Blast's dynamite start claims 2 victims Injured Barger OK, but Storm in shock

October 29, 1990|By Bill Free

After smoke got in midfielder Joe Barger's left eye during a truly dynamite introduction ceremony Saturday night, the Baltimore Blast rained a club-record 11 goals on the St. Louis Storm in the second half on the way to a 13-9 victory in the home opener at the Baltimore Arena.

Barger was OK yesterday after his eye was flushed by Blast team physician Dr. Joseph Ciotola on Saturday night, and he will play tomorrow against the Cleveland Crunch in a 7:05 p.m. game the Arena.

At first, it was thought that Barger, an alumnus of Fallston High and Loyola College, might have suffered a badly scratched cornea from a particle in the smoke.

But Barger said yesterday: "It was only a slight scratch, and it doesn't bother me today. I'm fine. I couldn't open my eye at first. Dr. Ciotola told me that a night's sleep really helped me, since I kept the eye shut and the moisture out of it."

Barger added: "There was something in the smoke that bothered my eye. There was no defect in the exploding device or anything like that. I'll be ready to run through the dynamite again [tomorrow]."

Blast assistant general manager Drew Forrester said yesterday of the three large sticks of dynamite that exploded as the Baltimore players ran through them during the team's new opening ceremonies: "It was the most elaborate [opening] ever, and there are a lot of details involved. There must have been an irritant in the smoke that bothered Joey. The smoke usually billows straight up, but I guess with the doors opening and closing, the smoke went towards Joey. We're going to correct it before [tomorrow]. It was a one-time thing."

Though Barger is all right, the same can't be said for the Storm (1-3).

St. Louis has scored 30 goals in four games but has only one victory. Storm midfielder Thompson Usiyan had a hat trick against the Blast and no one noticed. Preki had two goals and four assists, and it wasn't enough to make a difference.

"We were relentless," Blast coach Kenny Cooper said yesterday. "We were angry after losing to Kansas City Friday night [7-6 in overtime after Baltimore blew a 4-0, third-quarter lead]. I think we can wear people down in our arena because it's smaller and we have a lot of people who like to work hard."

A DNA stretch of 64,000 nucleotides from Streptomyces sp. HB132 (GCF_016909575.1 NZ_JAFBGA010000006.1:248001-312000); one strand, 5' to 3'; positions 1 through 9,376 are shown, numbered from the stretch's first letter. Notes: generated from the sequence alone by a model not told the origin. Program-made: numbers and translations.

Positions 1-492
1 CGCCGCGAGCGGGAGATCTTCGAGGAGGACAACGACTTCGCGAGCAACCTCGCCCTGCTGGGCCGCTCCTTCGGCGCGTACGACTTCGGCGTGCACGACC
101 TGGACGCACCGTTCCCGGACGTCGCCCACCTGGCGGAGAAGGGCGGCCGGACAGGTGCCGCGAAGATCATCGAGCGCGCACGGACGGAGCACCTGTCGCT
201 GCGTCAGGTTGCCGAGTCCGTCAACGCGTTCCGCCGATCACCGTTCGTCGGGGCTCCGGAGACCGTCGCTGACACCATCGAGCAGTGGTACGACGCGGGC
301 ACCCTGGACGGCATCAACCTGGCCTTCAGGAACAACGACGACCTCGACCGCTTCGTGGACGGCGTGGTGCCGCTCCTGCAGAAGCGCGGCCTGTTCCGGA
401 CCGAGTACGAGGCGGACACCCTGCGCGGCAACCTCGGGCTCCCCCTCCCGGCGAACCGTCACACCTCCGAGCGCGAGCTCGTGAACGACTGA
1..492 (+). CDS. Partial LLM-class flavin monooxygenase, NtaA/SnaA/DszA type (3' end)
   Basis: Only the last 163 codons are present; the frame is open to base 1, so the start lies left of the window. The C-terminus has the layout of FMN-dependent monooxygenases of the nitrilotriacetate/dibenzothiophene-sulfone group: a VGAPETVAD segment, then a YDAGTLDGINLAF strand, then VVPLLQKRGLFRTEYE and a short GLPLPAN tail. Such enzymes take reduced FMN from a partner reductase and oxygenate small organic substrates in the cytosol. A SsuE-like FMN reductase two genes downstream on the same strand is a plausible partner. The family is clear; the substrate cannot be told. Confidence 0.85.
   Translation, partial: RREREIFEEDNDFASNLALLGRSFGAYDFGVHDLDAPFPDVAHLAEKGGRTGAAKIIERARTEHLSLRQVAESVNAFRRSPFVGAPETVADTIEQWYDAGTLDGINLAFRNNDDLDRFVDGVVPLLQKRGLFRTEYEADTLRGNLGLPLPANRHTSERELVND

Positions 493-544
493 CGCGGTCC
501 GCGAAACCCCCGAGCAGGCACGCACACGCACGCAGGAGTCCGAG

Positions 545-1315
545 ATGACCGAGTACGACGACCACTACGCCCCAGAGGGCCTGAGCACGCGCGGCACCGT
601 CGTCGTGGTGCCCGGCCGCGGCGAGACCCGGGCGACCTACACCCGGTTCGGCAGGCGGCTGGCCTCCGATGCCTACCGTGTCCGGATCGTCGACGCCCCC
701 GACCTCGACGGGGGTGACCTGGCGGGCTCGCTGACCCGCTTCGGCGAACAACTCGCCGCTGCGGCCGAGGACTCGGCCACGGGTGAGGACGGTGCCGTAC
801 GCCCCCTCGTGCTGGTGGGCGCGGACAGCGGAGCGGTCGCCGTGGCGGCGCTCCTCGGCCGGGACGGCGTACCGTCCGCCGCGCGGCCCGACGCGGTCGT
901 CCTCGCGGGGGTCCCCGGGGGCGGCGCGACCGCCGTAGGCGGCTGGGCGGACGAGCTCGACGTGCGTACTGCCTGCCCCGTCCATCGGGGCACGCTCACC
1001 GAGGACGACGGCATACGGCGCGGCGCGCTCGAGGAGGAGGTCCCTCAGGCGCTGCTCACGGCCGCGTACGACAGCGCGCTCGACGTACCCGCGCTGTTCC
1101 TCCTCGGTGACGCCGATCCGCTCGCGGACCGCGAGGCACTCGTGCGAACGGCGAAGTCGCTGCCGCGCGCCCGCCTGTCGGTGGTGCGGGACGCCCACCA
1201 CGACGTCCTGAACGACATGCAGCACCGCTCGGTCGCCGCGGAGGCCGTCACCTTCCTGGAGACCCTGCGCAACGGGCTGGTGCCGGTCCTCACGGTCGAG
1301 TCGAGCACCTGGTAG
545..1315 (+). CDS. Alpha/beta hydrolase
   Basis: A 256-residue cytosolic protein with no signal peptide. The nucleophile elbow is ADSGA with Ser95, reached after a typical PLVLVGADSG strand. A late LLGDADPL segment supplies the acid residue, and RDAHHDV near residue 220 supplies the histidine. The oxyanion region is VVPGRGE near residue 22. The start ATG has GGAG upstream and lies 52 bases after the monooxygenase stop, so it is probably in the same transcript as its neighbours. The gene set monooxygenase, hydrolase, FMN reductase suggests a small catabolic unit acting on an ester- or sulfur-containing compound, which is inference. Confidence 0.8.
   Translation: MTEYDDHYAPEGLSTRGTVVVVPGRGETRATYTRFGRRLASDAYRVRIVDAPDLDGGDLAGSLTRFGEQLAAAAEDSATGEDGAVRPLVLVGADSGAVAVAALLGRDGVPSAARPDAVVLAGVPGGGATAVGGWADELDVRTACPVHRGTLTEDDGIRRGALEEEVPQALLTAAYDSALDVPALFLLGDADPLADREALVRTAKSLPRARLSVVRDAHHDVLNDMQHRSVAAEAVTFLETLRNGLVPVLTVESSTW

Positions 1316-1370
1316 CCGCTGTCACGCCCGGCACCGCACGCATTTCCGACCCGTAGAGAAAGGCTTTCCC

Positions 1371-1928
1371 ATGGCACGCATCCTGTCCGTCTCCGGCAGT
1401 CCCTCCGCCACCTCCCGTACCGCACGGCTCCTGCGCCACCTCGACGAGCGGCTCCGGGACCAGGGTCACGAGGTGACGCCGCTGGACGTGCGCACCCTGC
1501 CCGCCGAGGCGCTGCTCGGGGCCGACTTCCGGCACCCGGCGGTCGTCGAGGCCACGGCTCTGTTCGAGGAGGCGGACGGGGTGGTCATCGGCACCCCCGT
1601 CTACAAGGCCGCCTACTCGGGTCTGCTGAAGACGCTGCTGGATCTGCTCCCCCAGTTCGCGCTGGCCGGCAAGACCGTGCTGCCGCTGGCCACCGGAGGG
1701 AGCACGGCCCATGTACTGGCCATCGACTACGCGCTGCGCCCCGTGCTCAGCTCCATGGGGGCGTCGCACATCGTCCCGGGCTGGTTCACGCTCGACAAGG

If Cooper is right, the Blast should be in for a fruitful run after losing its first two games on the road this season.

Baltimore (1-2) has four more games at home before going on the road, which has been unkind to Major Soccer League teams early this season.

The larger goals (14 feet wide instead of 12 feet and 7 1/2 feet high instead of 6 1/2 ) have resulted in more goals.

In all, MSL teams are averaging a combined 11.2 goals a game compared with 8.3 last season.

"It's a forward's dream and a defender's nightmare," said Blast striker Domenic Mobilio, who overcame the effects of strep throat to give the crowd of 8,753 a good show that included a spectacular goal on a breakaway for a 10-7 lead 9 minutes, 57 seconds into the fourth quarter.

Mobilio got a lot of help from Billy Ronson, who handed out a team-record of six assists, and Tim Wittman, who matched Usiyan's hat trick.

Wittman has been impressive in two games since passing a team physical last Monday and practicing for the first time this season Tuesday.

Wittman, who had failed two physicals because of a degenerative disk problem, has scored four goals and contributed one assist off just four days of workouts this season.

"Tim Wittman comes to play. He's one player you never have to worry about giving 100 percent," said Cooper.

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